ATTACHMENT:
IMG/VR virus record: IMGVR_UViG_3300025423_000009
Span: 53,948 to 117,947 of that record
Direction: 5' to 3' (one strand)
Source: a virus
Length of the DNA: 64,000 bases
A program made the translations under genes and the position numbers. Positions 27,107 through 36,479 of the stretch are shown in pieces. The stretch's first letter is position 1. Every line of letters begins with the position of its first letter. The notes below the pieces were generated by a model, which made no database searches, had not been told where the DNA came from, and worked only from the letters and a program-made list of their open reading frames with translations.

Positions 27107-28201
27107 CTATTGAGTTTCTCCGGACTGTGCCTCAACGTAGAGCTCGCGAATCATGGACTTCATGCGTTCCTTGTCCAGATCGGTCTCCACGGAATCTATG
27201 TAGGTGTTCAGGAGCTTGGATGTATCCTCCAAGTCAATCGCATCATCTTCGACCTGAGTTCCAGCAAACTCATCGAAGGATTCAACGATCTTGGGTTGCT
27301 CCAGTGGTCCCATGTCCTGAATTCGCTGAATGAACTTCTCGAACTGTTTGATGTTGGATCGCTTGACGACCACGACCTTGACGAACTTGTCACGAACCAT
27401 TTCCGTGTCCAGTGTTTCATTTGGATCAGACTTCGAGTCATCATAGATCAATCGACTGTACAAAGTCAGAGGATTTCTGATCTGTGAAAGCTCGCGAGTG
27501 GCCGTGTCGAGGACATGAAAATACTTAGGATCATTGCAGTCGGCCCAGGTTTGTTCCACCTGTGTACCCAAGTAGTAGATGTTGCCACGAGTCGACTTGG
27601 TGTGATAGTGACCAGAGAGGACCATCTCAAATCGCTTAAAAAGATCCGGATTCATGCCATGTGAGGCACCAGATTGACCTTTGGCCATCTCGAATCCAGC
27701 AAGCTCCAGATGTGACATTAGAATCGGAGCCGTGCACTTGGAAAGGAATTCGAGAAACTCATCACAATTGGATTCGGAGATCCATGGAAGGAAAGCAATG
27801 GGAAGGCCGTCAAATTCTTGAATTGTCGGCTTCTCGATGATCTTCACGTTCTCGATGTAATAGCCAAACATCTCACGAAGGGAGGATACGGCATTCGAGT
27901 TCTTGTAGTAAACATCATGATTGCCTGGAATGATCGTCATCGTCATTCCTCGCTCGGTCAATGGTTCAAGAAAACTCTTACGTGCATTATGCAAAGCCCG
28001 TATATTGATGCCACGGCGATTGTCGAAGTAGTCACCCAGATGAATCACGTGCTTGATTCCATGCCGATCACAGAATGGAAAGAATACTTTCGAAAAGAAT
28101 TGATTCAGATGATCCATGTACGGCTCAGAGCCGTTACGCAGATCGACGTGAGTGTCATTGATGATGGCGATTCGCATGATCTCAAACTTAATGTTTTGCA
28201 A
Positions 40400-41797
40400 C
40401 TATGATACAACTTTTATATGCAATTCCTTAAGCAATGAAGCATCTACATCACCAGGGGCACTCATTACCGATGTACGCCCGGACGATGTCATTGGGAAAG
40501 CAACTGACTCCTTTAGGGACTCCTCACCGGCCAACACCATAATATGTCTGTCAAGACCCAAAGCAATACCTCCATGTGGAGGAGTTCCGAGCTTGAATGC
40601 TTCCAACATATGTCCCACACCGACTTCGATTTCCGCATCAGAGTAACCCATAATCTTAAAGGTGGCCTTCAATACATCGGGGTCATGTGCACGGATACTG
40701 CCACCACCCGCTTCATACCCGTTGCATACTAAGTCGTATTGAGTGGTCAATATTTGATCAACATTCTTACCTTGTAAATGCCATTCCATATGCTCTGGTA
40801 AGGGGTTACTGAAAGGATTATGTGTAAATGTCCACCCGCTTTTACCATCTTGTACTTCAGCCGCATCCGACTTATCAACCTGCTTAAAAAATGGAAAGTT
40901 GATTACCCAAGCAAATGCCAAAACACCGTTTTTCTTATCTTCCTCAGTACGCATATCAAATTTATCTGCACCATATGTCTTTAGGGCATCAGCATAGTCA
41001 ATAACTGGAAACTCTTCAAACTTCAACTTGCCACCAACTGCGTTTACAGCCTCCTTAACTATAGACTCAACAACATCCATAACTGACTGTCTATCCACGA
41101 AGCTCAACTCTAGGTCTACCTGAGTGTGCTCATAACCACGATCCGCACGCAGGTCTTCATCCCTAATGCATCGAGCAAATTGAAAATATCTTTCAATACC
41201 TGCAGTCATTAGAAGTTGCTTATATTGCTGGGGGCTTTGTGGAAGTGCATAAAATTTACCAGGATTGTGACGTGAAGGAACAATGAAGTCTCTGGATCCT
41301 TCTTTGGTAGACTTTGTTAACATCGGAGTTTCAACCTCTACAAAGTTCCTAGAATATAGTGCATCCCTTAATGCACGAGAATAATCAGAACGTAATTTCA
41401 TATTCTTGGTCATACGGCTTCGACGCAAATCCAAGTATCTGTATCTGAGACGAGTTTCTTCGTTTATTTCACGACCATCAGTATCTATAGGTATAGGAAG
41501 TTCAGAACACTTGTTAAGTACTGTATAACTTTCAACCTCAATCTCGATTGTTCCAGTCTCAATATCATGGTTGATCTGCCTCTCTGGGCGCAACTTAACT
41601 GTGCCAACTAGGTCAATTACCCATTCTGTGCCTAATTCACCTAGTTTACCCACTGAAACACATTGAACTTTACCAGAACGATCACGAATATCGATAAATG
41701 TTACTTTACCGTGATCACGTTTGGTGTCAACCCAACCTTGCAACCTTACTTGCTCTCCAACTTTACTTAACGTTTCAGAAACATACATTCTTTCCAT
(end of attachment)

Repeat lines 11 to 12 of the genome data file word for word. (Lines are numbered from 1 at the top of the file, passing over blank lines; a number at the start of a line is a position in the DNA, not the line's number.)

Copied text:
27401 TTCCGTGTCCAGTGTTTCATTTGGATCAGACTTCGAGTCATCATAGATCAATCGACTGTACAAAGTCAGAGGATTTCTGATCTGTGAAAGCTCGCGAGTG
27501 GCCGTGTCGAGGACATGAAAATACTTAGGATCATTGCAGTCGGCCCAGGTTTGTTCCACCTGTGTACCCAAGTAGTAGATGTTGCCACGAGTCGACTTGG